At one time, I was “managing” (I use that term loosely) three active inboxes. At one time, I was looking at more than 30,000 unread messages when I counted them all up from all inboxes. Let’s just say I wanted to cry. Who knows, I probably DID cry.
Murray is a chicken-baby. I say that with all of the love in my heart for this puppy, but he is truly afraid of his own shadow. His fearfulness makes me fearful that he will grow up to be a “reactive dog” and that could be problematic. He is the kind of dog you can’t just walk up to and pet when he’s sleeping because he startles easily and gets a bit snappy. He is not fond of people coming up behind him when we are walking. He cringes away from loud noises. If he gets scared, he will run over and hide between our legs. It’s good that he knows we will protect him and it’s probably good that he doesn’t feel the need to beat every other dog up the way Henrietta does, but his fear is a bit disconcerting.
July 4th, Lost Dogs & Safety Tips
July 4th is a time of fun and excitement… for humans. If you have a dog with an anxiety disorder, however, the Fourth of July and its crowds, hubbub and fireworks and you have a recipe for disaster. Henrietta, my diva poodle, is fine with the fireworks and crowds as long as I am carrying her. Being surrounded by feet and not being able to see above the legs makes her anxious.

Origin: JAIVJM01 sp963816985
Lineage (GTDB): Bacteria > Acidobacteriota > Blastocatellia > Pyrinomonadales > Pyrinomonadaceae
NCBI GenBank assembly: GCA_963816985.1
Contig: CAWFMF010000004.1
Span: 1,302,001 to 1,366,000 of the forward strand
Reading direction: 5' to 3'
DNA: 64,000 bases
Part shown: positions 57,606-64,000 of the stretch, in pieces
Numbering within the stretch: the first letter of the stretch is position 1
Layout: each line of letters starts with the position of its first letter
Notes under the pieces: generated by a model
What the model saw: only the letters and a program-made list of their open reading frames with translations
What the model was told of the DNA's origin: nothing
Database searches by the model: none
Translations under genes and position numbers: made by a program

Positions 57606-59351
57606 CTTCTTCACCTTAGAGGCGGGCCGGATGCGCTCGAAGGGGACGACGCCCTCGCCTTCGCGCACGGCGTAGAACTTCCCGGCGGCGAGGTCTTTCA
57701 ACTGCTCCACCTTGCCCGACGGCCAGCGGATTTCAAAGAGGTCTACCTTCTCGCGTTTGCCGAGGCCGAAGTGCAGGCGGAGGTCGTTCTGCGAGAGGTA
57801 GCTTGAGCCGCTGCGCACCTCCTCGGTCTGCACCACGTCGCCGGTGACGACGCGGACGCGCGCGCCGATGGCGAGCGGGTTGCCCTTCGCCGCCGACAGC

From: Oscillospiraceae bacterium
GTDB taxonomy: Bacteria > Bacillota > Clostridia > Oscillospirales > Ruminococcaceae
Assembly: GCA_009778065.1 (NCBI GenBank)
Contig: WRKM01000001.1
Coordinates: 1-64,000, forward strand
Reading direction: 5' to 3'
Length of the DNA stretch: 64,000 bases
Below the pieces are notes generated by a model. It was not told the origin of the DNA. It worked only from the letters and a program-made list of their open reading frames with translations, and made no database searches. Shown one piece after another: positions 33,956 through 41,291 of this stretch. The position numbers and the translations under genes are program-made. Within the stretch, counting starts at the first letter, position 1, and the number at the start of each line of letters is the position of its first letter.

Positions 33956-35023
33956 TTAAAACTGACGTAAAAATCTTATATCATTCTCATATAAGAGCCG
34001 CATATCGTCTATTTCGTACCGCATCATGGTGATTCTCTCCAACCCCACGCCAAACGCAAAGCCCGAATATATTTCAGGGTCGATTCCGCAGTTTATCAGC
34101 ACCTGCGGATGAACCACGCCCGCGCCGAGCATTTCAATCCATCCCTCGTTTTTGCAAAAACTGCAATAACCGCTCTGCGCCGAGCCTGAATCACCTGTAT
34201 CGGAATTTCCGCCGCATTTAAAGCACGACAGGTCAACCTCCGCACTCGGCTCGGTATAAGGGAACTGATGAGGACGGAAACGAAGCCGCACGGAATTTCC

July is also an important time for all pet owners — it’s Lost Pet Prevention Month. While pet owners know it’s important to keep track of their animals year-round, it’s crucial to spend additional time sharing with pet owners, and especially new pet owners, how to keep their beloved pets safe and prevent them from getting lost.
Ditch the to-do list!? I hear the gasps across the Internet now. I have touted the benefits of the to-do list for longer than I can remember. I have notebooks full of my to-do lists from many years ago — why I keep them will be the subject for a different blog post.
In preparation for my speaking engagement at the BlogPaws 2016 Conference in Arizona, I have “to-do” list as one of the items I will be talking about. What I have discovered in recent months, though is that my to-do list is a lie. What?! I know!
How will I know what to do if I don’t write it down, you may be asking. Take a deep breath. Relax. I’m not going to toss you out into the world unarmed for success!